One of her favorite birds, Dr. Caitlin Kight talks about the vultures; how they are not understood very well by a lot of people, and that they actually serve a wonderful purpose in the ecosystem.
Nick: One of your favorite birds is the vulture, which you mentioned on a radio show. So would you like to explain why you have this love for vultures where most people probably wouldn't?
Caitlin: Yeah, definitely vultures have not always been my favorite group of birds, and I have had different favorites over the years. An early favorite was the blue j because when I was out, banding birds: so we capture birds in these nets and put bands on them so we can track where they go and what they were doing, and I caught a blue J. And it just watched me the whole time. Like, I've got my eyes on you. I know what you're doing. You're not outsmarting me, and I just loved its attitude.
But vultures, actually one of the real reasons that I like them, you've just mentioned is that a lot of people don't, and I think that they really get a bad rap. They're not understood very well by a lot of people. You know, in my part of the world, they're called buzzards. So I live in the UK and in the UK, a buzzard is a hawk, a bird, it's a predatory bird that will target things and kill them. And in the US, what we call buzzards is a vulture.
Vultures do not typically, for the most part, they don't go hunting for things -- they just eat, carry, and that's leftover. So this is a real misunderstanding where people malign them because they think all they're going to do is kill my pet rabbit, or my chickens or my lambs or whatever. And that's not true.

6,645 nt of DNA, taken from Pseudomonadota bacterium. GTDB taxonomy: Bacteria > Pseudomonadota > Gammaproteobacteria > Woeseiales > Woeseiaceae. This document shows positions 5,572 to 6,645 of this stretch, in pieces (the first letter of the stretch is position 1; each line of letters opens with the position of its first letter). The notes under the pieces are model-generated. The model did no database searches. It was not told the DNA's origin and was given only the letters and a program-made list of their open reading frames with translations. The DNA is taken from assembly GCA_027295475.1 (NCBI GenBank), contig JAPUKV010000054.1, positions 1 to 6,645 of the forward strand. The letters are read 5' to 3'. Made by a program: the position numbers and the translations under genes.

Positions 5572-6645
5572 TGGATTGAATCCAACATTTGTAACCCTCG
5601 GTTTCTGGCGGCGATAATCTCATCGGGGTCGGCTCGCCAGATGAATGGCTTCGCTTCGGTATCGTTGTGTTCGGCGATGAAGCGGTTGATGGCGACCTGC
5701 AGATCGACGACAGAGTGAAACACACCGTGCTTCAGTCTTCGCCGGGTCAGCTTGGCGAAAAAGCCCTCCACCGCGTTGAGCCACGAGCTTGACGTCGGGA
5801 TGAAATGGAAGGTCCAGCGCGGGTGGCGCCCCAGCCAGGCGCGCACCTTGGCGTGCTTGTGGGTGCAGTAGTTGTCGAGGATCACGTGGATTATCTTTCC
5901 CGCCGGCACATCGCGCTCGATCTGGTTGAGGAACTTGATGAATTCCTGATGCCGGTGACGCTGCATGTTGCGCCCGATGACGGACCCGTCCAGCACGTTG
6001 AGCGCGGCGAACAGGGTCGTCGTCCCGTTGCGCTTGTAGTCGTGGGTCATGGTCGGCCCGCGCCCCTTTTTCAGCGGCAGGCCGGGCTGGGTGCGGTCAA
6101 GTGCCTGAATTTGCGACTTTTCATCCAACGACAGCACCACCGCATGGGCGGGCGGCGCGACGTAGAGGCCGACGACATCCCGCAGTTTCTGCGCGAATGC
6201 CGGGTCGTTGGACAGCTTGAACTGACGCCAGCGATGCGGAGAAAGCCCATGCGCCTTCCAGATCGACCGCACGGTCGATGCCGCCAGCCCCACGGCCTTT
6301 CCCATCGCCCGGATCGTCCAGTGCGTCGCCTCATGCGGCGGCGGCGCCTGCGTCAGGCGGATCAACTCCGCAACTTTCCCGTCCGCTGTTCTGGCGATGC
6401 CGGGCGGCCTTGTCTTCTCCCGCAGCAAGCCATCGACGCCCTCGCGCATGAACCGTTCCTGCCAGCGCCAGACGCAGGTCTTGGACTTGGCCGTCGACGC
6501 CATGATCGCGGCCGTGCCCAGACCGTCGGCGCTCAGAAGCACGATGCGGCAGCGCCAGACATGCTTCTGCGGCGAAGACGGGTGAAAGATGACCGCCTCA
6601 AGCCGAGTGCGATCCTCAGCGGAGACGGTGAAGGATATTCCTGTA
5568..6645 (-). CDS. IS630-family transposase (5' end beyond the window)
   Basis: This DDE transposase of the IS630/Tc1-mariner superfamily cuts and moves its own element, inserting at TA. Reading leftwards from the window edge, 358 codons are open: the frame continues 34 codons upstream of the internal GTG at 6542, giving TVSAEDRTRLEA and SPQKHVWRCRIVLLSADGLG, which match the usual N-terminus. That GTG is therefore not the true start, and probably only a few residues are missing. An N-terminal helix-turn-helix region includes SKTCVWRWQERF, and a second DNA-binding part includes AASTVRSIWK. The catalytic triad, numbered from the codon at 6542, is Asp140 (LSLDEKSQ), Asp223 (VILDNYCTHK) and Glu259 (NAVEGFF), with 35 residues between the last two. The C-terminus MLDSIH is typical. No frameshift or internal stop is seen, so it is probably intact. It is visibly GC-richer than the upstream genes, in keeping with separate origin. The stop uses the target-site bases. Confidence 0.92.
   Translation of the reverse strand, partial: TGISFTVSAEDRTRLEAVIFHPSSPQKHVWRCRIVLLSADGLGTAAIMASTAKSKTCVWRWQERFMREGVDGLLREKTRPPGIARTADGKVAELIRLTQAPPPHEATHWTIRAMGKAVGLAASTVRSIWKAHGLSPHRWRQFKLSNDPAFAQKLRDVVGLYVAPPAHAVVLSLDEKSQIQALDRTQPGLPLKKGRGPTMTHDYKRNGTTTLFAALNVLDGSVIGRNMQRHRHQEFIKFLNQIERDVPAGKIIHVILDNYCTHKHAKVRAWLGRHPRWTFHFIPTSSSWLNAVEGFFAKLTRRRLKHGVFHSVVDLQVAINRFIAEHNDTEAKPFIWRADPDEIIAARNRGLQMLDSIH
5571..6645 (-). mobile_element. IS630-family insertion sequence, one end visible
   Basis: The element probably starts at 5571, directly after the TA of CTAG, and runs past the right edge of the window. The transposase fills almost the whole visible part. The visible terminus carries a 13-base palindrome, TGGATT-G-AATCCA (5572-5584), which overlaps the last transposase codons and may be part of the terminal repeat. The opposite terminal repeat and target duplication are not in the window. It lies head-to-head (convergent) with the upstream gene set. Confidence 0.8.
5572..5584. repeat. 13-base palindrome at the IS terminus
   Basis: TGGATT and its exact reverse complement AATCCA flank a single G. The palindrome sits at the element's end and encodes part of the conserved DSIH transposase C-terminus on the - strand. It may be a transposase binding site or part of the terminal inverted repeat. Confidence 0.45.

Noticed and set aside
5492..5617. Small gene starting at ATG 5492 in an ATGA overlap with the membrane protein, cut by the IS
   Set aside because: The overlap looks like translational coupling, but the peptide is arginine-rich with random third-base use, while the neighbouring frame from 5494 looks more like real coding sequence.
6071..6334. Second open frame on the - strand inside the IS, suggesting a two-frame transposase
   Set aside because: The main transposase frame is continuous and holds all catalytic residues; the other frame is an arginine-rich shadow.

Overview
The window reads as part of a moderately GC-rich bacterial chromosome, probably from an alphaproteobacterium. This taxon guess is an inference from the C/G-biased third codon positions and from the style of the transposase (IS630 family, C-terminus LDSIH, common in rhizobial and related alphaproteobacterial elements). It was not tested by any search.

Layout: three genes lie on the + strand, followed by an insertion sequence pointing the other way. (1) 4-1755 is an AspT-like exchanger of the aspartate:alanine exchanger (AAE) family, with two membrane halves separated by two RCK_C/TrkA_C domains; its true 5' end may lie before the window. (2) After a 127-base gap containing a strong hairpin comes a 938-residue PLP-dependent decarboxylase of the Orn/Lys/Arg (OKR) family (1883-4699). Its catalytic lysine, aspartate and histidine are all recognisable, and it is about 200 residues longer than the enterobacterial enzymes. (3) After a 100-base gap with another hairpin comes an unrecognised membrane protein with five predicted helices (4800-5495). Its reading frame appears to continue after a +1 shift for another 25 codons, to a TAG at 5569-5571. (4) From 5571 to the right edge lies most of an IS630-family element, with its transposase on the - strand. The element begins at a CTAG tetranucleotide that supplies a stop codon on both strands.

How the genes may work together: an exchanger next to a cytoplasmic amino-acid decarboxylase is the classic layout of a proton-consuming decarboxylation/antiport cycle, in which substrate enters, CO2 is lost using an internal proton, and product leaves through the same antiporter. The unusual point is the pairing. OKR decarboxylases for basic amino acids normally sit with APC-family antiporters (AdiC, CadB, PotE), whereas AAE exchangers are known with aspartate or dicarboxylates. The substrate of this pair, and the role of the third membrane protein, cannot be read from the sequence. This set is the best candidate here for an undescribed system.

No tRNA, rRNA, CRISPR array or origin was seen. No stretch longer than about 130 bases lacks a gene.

Actually, what they're doing is serving this wonderful purpose in the ecosystem where they're taking things that no longer otherwise have a purpose, and they're breaking them down and returning the little bits of them into the environment. So they can come back as plants, funky animals, whatever.
I think that's amazing, like what better role than to be the link between something dying and something being reborn, you know, not to get overly floral about it. But for me, that's such an important part in the ecosystem. I think it's such a shame that people don't understand how they do that.
In fact, in places like Africa and India, they're severely threatened, because it's been misunderstood for so long, and there have been poisoning events that have killed them off. So those functions are no longer being fulfilled, and I find that really tragic because it's this lovely part of the cycle of life.